India: PM Modi orders insurance, coal reforms despite political opposition
Indian Prime Minister Narendra ModiReuters

Indian Prime Minister Narendra Modi has employed a rarely-used executive order to implement insurance and coal policy changes, displaying his tenacity to overhaul Asia's third-largest economy despite political opposition in parliament.

However, not every foreign investor is expected to commit fresh funds right away as the orders have to be approved by parliament within six weeks of the opening of the next session - scheduled for the start of February – for it to become a formal law.

The Ordinance

Under the executive order, known as an ordinance, foreign firms can increase their participation in insurance joint ventures to 49%, from 26% currently, a potential lifeline for a sector starved of capital and bogged down by regulations.

Though the insurance reform enjoys rare bipartisan support, there is a risk that it could meet the fate of the decree Modi recently issued to open up the coal industry to the private sector.

A bill to convert the coal ordinance into a law failed to make progress in the parliament session that ended on 23 December, forcing the federal cabinet to renew it on 24 December.

Opposition

Modi lacks a majority in the upper house of parliament which is indirectly elected by state legislators.

Opposition parties blocked a vote on the measures in the upper house, demanding that Modi first rein in Hindu hardliners who are pushing a partisan agenda: they accused the Prime Minister of doing little to prevent his supporters from forcibly converting religious minorities to Hinduism.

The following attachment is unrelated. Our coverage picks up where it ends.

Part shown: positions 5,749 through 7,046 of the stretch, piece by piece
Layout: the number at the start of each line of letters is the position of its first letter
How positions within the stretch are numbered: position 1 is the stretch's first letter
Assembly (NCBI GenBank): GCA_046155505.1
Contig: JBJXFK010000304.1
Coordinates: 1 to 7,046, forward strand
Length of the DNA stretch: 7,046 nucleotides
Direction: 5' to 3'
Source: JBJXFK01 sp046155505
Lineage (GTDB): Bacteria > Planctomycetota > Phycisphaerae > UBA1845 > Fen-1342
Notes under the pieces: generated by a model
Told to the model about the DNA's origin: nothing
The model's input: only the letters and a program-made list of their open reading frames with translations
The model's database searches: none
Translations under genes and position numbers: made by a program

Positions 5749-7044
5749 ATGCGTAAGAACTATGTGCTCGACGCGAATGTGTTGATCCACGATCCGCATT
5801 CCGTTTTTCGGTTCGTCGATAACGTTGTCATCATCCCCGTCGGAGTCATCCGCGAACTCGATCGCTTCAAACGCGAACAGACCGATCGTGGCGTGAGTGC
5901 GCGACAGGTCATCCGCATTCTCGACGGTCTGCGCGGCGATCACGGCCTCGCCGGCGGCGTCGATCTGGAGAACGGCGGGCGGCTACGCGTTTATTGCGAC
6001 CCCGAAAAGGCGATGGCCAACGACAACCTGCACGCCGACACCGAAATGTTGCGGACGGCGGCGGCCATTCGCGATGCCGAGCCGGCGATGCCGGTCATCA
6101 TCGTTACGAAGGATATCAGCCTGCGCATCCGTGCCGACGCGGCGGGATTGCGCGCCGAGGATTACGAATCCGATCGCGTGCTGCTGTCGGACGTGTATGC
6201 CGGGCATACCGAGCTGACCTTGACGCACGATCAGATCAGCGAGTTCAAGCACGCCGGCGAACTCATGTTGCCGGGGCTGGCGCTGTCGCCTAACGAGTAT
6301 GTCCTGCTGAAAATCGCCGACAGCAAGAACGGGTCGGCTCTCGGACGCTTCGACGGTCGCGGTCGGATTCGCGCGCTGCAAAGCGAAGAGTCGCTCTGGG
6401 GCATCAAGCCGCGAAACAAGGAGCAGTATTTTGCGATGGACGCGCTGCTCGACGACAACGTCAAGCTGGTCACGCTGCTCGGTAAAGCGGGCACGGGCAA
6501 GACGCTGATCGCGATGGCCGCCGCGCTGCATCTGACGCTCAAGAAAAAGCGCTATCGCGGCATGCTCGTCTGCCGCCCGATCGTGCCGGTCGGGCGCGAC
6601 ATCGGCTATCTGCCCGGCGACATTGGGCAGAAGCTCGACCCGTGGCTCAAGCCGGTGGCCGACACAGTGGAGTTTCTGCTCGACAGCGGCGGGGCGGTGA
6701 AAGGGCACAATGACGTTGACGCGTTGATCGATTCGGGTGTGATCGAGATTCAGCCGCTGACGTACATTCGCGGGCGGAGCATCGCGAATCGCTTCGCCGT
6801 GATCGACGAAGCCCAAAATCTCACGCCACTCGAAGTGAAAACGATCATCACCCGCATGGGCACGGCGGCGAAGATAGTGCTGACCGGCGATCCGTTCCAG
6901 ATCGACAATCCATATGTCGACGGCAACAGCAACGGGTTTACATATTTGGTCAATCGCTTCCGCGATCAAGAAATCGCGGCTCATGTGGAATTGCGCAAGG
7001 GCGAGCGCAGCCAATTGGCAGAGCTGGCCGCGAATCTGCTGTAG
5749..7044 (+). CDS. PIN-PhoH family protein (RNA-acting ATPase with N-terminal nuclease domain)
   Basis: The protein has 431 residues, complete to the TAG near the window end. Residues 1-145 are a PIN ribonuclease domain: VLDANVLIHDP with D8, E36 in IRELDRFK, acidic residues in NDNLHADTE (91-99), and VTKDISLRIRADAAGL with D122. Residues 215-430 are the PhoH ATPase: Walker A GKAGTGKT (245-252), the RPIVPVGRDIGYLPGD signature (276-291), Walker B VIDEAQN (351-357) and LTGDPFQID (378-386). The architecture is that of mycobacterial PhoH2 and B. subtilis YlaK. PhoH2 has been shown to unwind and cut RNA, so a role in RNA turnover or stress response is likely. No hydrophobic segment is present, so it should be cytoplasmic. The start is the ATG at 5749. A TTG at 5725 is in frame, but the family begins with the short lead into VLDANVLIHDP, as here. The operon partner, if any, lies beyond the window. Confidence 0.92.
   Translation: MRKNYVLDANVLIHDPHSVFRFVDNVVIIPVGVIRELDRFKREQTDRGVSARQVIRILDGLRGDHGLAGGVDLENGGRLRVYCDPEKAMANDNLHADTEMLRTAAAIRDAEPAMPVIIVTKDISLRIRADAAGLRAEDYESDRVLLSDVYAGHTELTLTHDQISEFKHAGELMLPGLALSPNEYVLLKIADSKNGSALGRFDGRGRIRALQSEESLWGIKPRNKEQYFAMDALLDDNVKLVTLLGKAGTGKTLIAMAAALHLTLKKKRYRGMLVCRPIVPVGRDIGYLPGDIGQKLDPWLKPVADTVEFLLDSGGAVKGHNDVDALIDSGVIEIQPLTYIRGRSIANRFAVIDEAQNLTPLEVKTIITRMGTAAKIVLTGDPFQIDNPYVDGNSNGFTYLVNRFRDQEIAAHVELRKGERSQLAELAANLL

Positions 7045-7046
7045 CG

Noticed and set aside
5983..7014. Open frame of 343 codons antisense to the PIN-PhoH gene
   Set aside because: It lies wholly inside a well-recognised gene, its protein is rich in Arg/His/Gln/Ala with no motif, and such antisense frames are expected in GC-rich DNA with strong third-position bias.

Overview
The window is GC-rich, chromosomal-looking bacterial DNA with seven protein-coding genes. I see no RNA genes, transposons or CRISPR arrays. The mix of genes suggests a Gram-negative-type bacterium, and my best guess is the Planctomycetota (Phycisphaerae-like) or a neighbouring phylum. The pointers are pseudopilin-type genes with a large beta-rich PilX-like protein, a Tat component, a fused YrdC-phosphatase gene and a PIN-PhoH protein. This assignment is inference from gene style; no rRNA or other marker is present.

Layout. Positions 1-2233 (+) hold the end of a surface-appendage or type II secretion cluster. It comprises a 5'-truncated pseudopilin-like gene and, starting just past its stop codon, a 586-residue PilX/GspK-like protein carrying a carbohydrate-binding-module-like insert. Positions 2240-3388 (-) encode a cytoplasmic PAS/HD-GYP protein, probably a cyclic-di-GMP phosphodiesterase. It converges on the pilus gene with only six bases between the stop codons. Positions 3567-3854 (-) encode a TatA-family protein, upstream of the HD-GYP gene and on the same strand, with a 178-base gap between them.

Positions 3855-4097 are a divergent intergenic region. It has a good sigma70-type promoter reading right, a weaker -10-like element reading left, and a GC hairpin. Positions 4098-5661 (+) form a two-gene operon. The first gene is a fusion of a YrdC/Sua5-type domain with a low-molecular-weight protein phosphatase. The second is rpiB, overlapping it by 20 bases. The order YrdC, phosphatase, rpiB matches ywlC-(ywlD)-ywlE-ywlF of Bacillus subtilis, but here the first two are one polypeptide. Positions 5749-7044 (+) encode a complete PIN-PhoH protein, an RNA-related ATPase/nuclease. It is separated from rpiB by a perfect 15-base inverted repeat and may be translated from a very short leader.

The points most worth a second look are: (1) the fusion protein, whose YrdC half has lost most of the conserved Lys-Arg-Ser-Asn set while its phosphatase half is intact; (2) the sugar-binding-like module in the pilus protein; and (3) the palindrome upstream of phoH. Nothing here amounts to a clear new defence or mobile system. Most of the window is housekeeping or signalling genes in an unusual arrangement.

Insurance stocks

Shares of insurers rallied on the news.

Reliance Capital, which has partnered with Nippon Life Insurance for an insurance venture, and Max India, the Indian partner of MS&AD Insurance Group Holdings, Japan's biggest casualty insurer, rallied after the cabinet passed the ordinance.

Experts' take

Shashwat Sharma, a partner at KPMG, told Reuters that the insurance bill, if passed, will drive up to $4bn (£2.6bn, €3.1bn) of new investments into the sector.

Abizer Diwanji, national head of financial services at EY said investors will wait for the ordinances to be converted in to laws.

Diwanji said: "If you are making substantial investments in the country, then you would certainly want to make sure that there is absolute clarity."

Earlier on Wednesday, Finance Minister Arun Jaitley said after a meeting of the cabinet: "The ordinances demonstrate the firm commitment and the determination of this government to reform.

"It also announces to the rest of the world including investors that this country can no longer wait even if one of the houses of parliament waits indefinitely to take up its agenda."